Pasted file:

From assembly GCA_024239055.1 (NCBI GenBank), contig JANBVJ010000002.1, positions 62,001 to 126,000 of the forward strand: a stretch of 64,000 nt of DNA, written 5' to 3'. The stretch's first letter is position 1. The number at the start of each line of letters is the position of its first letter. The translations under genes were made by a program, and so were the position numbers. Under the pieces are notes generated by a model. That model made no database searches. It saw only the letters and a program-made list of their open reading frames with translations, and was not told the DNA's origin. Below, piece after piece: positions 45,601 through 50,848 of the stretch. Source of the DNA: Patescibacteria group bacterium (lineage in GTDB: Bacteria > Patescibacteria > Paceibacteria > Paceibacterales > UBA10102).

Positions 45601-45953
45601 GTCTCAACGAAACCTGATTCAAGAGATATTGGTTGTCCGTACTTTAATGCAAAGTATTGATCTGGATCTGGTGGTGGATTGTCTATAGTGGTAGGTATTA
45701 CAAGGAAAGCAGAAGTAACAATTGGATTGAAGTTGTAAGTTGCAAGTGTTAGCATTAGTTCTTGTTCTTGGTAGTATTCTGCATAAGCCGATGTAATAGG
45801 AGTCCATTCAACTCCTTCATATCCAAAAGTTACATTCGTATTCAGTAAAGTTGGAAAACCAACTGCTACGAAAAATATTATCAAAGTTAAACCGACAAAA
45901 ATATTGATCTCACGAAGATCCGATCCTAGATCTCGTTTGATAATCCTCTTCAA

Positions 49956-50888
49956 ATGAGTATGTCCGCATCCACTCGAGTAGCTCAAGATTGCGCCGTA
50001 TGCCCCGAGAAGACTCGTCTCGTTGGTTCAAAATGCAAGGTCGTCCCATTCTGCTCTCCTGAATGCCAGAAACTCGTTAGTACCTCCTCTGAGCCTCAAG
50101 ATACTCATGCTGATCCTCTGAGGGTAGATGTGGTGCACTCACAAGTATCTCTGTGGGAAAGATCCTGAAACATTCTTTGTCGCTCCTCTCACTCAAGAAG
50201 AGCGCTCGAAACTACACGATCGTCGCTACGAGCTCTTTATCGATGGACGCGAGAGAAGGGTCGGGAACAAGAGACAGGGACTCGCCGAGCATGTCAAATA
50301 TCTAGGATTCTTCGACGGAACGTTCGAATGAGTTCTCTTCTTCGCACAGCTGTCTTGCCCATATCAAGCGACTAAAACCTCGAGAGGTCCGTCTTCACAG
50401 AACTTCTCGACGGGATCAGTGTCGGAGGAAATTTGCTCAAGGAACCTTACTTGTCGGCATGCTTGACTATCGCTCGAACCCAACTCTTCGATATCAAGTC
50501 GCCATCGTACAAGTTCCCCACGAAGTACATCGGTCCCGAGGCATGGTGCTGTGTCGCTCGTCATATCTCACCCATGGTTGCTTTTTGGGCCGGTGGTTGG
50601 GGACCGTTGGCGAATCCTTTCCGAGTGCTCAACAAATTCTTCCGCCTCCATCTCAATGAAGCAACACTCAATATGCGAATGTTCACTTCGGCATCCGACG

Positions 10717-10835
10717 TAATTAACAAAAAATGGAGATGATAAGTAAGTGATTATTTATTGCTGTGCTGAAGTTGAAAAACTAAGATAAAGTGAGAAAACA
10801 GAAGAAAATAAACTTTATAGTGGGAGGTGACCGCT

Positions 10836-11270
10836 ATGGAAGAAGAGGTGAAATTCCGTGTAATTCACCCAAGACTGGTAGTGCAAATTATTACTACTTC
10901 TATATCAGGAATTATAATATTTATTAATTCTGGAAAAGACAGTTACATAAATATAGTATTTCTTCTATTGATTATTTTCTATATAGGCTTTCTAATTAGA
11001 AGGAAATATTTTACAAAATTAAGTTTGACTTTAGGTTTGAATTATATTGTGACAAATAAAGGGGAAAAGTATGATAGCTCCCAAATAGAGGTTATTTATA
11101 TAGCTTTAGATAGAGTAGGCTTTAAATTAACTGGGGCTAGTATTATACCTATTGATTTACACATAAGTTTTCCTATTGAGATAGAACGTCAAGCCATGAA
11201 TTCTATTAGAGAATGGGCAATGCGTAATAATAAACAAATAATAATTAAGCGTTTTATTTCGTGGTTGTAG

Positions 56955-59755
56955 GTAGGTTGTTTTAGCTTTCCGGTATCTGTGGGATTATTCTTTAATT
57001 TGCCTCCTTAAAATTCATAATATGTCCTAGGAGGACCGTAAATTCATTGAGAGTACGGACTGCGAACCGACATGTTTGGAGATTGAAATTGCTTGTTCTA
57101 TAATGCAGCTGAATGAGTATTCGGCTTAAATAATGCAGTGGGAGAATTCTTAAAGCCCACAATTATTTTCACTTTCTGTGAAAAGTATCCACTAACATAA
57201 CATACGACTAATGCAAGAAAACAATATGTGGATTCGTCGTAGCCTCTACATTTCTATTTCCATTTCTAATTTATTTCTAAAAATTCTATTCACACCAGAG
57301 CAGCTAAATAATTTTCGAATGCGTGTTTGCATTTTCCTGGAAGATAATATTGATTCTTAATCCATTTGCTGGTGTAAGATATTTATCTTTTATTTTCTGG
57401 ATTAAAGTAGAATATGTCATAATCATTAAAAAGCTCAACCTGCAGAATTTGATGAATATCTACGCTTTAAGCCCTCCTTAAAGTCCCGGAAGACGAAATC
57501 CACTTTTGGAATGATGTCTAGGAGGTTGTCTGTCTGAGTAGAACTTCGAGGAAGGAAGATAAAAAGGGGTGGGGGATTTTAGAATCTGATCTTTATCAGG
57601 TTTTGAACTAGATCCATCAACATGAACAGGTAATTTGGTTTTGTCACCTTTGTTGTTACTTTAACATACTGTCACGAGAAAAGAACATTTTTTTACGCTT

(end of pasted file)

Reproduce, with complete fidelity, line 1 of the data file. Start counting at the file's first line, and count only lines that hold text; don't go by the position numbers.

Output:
From assembly GCA_024239055.1 (NCBI GenBank), contig JANBVJ010000002.1, positions 62,001 to 126,000 of the forward strand: a stretch of 64,000 nt of DNA, written 5' to 3'. The stretch's first letter is position 1. The number at the start of each line of letters is the position of its first letter. The translations under genes were made by a program, and so were the position numbers. Under the pieces are notes generated by a model. That model made no database searches. It saw only the letters and a program-made list of their open reading frames with translations, and was not told the DNA's origin. Below, piece after piece: positions 45,601 through 50,848 of the stretch. Source of the DNA: Patescibacteria group bacterium (lineage in GTDB: Bacteria > Patescibacteria > Paceibacteria > Paceibacterales > UBA10102).